The year was 1999, and I had just raised the first round of financing and hired a team of about 50 people for a dot-com startup. We launched one of the first internet radio networks online.
After a couple of years, once we'd proved concept, developed some great new patents and technology, and had actual customers, it was time to go to the market for more money, so we began the process of pitching our second round. Over several months I made more than 200 presentations to every possible venture group and strategic investor, raising considerable commitments, but we had to finish the round and close one major strategic investor. One of those people was Ginny Hubbard-Morris at Hubbard Broadcasting – the people who launched the DSS Satellite and DirecTV.
As we did on all trips with the executive team, we scheduled multiple meetings in each location and then moved on to other cities. Our first stop was to visit with several investors in New York. Our team was to meet at 8:30 a.m. in the lobby of the World Trade Center on Sept. 11, 2001, for coffee. Our chief financial officer, Mark Dirsa, had a meeting with the Securities and Exchange Commission in the World Trade Center, and then we were to go across the street to our second meeting, to talk with Dow Jones/Wall Street Journal about a strategic investment. Following our day in New York, we planned to fly to Minneapolis to meet with Hubbard.
On Sept. 10, Hubbard-Morris phoned to cancel our meeting because something had come up. We would have to reschedule for the following week. Though I was discouraged, the team's first instinct was to go to New York anyway. But Hubbard-Morris appeared to be our best prospect to complete the round, so I decided to reschedule our meetings and make the trip the following week.
The rest, as they say, is history. Had Hubbard-Morris not called on Monday to cancel, we would have been in the World Trade Center at 8:30 a.m. and would have been there at 8:46 when American Airlines Flight 11 hit the North Tower.
Everyone has a 9/11 story. Most did not end as happily as mine.
So many of us lost friends and colleagues on that tragic day. I feel blessed to have been forced to cancel my trip.
Thanks to that cancellation, I've had a gift of 18 wonderful years, including the gift of my triplet children, whom my wife was carrying at the time. That time has been a precious gift.
I remember being so frustrated and uptight when the meeting was canceled. My first reaction was to phone Hubbard-Morris and push to make the meeting happen anyway, but I decided to go with the flow.
Imagine what would have happened had I pushed and she'd agreed.
It was an important lesson that richly rewarded me. Now, when things don't happen as I hope, I realize that I cannot control everything and should let things flow naturally.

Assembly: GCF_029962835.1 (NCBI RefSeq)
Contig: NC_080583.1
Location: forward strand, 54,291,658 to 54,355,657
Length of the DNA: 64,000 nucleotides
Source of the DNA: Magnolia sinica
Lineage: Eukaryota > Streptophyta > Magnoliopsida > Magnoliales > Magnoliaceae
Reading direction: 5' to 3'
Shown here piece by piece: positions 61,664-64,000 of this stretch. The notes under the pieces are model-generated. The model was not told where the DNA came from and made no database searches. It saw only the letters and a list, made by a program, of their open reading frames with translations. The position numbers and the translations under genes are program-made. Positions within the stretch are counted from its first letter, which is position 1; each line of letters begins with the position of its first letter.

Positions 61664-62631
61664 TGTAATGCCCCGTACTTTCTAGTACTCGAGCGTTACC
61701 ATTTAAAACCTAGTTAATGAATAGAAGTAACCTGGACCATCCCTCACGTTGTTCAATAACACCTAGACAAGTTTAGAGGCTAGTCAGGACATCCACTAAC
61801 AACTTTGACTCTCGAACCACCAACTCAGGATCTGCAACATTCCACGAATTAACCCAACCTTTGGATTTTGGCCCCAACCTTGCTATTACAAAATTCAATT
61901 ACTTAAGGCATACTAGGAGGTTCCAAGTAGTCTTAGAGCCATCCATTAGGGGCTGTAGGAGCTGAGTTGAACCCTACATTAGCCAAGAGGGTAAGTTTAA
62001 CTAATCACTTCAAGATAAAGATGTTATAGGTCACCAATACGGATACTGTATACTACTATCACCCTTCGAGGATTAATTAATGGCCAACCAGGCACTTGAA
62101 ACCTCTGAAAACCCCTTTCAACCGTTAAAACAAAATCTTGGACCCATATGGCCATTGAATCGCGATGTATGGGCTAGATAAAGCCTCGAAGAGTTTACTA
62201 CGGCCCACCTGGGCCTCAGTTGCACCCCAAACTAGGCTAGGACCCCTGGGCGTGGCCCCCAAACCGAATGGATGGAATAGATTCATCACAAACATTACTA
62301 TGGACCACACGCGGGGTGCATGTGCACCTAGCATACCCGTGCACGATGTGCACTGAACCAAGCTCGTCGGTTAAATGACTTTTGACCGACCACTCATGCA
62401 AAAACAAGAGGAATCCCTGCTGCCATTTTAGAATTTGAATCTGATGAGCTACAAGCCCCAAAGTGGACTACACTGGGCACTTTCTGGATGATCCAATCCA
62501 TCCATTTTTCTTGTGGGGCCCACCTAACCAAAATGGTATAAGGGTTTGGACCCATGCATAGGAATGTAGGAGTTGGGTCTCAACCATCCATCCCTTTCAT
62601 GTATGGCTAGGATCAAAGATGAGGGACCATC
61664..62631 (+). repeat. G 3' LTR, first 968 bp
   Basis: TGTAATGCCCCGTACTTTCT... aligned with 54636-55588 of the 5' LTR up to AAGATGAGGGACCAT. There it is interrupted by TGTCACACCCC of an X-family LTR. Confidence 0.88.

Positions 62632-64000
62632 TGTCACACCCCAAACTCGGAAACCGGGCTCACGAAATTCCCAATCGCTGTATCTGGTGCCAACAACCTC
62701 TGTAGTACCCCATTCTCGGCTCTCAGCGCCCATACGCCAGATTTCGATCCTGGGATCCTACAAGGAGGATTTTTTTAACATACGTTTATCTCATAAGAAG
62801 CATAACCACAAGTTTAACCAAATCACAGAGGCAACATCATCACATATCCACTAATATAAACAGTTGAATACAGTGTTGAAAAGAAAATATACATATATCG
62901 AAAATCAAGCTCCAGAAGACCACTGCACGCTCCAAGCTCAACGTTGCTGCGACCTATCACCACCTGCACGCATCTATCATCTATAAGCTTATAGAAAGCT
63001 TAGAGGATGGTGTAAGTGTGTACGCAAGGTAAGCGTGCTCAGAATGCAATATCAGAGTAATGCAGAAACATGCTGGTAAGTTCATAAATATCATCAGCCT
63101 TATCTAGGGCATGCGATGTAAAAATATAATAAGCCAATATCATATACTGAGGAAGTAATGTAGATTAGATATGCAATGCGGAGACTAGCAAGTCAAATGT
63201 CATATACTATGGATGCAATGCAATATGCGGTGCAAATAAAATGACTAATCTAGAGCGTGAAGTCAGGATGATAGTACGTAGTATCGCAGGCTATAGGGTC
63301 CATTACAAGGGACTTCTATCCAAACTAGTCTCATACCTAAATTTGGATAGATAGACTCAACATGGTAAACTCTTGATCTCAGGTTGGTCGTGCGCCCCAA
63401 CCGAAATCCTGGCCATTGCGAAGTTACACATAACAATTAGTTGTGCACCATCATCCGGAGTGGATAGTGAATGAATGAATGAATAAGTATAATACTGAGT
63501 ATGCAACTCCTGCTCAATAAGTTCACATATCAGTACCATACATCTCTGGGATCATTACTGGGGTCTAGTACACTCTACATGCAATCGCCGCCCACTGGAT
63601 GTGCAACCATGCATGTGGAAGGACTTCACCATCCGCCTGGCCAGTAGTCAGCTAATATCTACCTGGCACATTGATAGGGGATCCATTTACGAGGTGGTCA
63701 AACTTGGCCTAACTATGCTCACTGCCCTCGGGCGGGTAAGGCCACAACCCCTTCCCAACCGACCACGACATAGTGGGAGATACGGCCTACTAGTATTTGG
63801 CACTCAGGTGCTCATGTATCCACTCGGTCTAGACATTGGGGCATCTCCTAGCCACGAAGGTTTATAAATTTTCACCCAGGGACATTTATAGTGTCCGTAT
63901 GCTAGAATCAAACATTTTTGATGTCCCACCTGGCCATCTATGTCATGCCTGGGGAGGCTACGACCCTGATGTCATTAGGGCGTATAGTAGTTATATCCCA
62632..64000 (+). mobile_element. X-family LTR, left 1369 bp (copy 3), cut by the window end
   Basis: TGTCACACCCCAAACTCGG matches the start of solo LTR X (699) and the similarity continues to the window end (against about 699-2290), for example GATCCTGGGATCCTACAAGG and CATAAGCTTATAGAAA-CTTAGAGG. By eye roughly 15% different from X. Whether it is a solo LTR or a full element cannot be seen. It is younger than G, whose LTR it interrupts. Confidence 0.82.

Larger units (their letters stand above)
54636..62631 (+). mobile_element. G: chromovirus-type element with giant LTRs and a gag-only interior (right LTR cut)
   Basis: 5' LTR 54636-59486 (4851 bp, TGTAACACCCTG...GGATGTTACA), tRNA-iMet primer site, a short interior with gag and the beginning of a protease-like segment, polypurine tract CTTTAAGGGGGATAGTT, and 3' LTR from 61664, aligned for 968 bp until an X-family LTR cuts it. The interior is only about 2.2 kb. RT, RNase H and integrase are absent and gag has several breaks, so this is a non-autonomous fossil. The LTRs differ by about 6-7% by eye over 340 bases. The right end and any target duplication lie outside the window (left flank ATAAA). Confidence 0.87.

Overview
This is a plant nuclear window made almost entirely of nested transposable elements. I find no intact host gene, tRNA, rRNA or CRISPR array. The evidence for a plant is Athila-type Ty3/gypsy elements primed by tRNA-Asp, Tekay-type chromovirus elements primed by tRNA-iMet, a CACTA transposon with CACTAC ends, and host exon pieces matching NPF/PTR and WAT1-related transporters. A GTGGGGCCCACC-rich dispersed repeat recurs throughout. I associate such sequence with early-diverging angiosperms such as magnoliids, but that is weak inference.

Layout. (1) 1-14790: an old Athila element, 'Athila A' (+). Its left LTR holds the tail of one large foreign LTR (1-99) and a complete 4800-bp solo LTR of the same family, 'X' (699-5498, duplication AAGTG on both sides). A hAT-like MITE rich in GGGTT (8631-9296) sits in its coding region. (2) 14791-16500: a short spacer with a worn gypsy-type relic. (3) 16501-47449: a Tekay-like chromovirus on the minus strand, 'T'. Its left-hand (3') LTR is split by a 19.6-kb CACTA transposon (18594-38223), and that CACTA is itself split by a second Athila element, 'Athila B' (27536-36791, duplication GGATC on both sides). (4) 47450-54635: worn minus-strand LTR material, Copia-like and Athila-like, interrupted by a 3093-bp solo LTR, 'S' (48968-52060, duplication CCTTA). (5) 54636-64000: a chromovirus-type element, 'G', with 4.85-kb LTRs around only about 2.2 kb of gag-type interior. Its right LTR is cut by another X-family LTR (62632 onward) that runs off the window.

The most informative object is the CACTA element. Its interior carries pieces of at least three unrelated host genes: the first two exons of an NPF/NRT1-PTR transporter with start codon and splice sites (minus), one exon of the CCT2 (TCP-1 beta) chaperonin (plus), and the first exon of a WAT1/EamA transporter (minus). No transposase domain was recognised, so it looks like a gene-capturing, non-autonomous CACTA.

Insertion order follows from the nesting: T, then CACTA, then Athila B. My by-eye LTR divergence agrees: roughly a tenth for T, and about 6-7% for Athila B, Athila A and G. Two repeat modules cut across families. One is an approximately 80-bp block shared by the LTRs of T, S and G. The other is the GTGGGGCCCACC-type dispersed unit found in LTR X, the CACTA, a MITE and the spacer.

As we remember the tragedy and the friends we lost on that day, let's not forget the commitments we made to ourselves and our families on 9/11. Almost everyone I know committed to spending more time with his or her family and more time on the things that were most important to them. For me it was the commitment to be with my wife and children as much as possible and to focus my work life on doing what I love, art and radio broadcasting, my other career. As a result, my company is not motivated by financial opportunity alone. If we don't love it and don't believe in it, we don't do it.
As far as I'm concerned, any day working around creative radio people, art, artists and art professionals is a good day. This event made me realize the importance of passion in my life, which has since resulted in the creation of a passion for collecting art, more time painting and the creation of several art-related media properties, including Fine Art Connoisseur, PleinAir, Artist Advocate, the PleinAir Today newsletter, OutdoorPainter.com, the PleinAir Salon, the Realism Forum and the PleinAir Convention & Expo. I also created several new products and events in the radio industry. All because a meeting was canceled and I was given an 18-year gift.
If anything good came from the tragedy, it was the fresh appreciation for life and loved ones we all experienced. This anniversary should remind us of that most of all.
Eric Rhoads, a Fort Wayne native and a 1973 graduate of Homestead High School, began his radio career at the Indiana Tech radio station, eventually becoming the youngest major-market radio personality in America at 17 at Y100 in Miami-Fort Lauderdale.
Eric Rhoads, a Fort Wayne native and a 1973 graduate of Homestead High School, began his radio career at the Indiana Tech radio station, eventually becoming the youngest major-market radio personality in America at 17 at Y100 in Miami-Fort Lauderdale. He is founder of the Plein Air Convention and the Figurative Art Convention. He visited Fort Wayne last week.